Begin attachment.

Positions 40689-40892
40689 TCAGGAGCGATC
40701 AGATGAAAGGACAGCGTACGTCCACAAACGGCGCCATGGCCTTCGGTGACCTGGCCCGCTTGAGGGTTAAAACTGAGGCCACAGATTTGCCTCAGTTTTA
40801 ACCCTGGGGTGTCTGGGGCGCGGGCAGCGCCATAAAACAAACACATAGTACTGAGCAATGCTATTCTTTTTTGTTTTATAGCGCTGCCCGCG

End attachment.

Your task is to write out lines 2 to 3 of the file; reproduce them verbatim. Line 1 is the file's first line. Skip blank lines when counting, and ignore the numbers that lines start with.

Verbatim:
40689 TCAGGAGCGATC
40701 AGATGAAAGGACAGCGTACGTCCACAAACGGCGCCATGGCCTTCGGTGACCTGGCCCGCTTGAGGGTTAAAACTGAGGCCACAGATTTGCCTCAGTTTTA